Fast trains are currently being used in European countries such as France, Germany, Spain, Italy, Japan, China and South Korea. Leading the fast train lines, Japan is also the country with the highest passenger density. More than 120 trains carry 305 million passengers annually. The need for increased capacity in Japan Railway has led to the emergence of a high-speed train in both Japan and France. Japan is the first country to use fast trains. For the first time, the construction of the Tokaido Shinkansen High Speed Train Line started in 1959, Tokyo-Osaka.
The opening of the Shinkansen line in 1964 is the world's busiest high-speed train line. The 210 km journey at 4 km / h speed at 553 hour, when the line is first opened, takes 270 hours with 2,5 km / h speed. 30 30 trains transport 44 million passengers a year on this high-speed train line.
Shinkansen, including all other lines in Japan
carries more passengers. Japan continues to be the first in high-speed train. In the 2003, only a few millimeters above the track, ”Maglev,” a direct contact-free rail with the track, reached a speed of 581 per hour, setting a new world record in this field.
France France followed France. Fast train idea in France (TGV, très grande vitesse-
High Speed Train appeared with the construction of the Japanese Shinkansen line. French State Railways, which renew the existing railway line and manufacture lighter private wagons, reached an average of 1967 kilometers per hour in 253 and 1972 in 318. TGV, 1981 was opened in September between Paris and Lyon.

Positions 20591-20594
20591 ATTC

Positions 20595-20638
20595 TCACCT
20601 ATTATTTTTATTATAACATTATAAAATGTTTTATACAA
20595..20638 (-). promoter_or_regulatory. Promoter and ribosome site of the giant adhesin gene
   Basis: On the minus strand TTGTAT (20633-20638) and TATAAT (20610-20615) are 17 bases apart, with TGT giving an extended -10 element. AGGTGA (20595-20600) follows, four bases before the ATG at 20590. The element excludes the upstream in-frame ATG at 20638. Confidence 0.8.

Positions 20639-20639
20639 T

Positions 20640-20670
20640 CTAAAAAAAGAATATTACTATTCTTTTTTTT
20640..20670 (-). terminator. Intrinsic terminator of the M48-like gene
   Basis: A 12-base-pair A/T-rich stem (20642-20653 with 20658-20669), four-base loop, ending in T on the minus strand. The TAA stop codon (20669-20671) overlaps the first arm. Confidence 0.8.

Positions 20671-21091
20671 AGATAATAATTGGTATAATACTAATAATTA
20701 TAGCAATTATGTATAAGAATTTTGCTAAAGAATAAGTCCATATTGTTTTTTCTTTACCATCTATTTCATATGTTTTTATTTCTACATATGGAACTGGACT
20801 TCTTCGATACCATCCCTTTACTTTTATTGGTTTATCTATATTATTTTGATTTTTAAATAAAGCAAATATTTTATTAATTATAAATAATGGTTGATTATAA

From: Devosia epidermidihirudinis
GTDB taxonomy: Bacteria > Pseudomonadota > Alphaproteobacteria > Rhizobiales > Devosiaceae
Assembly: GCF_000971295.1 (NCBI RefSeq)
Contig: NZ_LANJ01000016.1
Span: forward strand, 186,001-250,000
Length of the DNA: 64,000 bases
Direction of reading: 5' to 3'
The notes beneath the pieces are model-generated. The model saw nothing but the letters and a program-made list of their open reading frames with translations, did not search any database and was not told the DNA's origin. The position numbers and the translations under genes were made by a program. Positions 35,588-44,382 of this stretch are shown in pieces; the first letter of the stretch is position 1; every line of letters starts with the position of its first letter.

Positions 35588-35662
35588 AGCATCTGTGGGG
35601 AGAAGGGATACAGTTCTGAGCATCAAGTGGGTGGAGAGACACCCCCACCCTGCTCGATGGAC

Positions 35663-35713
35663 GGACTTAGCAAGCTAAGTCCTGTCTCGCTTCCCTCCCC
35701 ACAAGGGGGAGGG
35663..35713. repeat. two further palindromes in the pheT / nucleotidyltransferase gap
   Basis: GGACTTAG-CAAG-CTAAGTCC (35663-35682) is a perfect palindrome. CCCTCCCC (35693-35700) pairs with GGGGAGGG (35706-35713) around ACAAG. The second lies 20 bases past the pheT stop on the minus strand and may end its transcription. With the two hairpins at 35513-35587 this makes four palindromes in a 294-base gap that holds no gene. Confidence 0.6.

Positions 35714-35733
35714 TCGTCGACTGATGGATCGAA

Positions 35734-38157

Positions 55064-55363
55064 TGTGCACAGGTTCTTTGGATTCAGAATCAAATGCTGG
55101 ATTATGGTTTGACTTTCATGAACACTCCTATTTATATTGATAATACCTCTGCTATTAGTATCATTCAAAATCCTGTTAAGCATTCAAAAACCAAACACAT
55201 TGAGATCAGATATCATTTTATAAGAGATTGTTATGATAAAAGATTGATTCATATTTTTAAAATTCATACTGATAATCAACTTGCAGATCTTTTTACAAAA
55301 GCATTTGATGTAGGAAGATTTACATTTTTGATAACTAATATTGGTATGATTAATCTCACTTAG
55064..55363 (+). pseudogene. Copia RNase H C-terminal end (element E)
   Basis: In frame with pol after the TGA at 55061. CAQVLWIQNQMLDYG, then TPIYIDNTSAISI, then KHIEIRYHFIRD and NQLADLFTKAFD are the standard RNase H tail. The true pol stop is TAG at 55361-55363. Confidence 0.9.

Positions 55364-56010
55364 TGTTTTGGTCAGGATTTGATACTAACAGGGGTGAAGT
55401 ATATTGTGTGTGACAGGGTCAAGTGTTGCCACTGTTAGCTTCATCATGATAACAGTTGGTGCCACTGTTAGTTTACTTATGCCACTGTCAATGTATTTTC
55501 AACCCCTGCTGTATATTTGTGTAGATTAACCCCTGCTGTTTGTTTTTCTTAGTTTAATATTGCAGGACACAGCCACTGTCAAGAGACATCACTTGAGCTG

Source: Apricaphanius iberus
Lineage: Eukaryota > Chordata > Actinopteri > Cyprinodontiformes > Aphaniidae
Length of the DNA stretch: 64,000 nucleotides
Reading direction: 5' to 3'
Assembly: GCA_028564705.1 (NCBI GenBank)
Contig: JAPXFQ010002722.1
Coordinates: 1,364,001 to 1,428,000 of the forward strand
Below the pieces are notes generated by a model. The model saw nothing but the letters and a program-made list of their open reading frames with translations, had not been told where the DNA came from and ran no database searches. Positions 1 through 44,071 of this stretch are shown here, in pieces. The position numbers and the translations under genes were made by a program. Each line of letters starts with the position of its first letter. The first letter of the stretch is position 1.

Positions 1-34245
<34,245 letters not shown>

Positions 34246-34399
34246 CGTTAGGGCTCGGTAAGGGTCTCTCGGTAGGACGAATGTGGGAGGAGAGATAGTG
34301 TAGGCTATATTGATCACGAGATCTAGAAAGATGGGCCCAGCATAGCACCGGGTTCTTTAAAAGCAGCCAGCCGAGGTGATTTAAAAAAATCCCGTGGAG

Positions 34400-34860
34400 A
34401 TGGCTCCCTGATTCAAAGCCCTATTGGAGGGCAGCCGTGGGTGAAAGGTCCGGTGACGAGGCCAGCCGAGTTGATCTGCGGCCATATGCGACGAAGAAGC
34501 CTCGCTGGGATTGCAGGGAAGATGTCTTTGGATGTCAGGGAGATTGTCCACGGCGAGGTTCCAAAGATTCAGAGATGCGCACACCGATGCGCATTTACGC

TGV was very fast compared to normal trains and cars. Trains quickly gained popularity. Later on, new high-speed train lines were opened in many parts of France. The Eurostar service, which started at 1994, tied its continental Europe to London via the Channel tunnel. This line has been manufactured in accordance with TGV tunneling. Fast trains from London to Paris take 2 hours to 15 hours.
Between London and Brussels, only 1 hours can be received in 51 minutes.
After the Japanese Shinkansen, TGV went down in history as the world's second commercial high-speed train line. High-speed trains are used today in France, Germany, Belgium, Spain, England and Italy, as well as in Japan, China and South Korea. China, which is at the end of the general ranking until 2007, aims to become the world's biggest alan High Speed Train Line m after the completion of the 832 km line which is under construction with the 3404 km line that is opened between various cities. In addition, high speed train lines are planned in the Netherlands and Switzerland, while in some countries new high speed train lines are planned.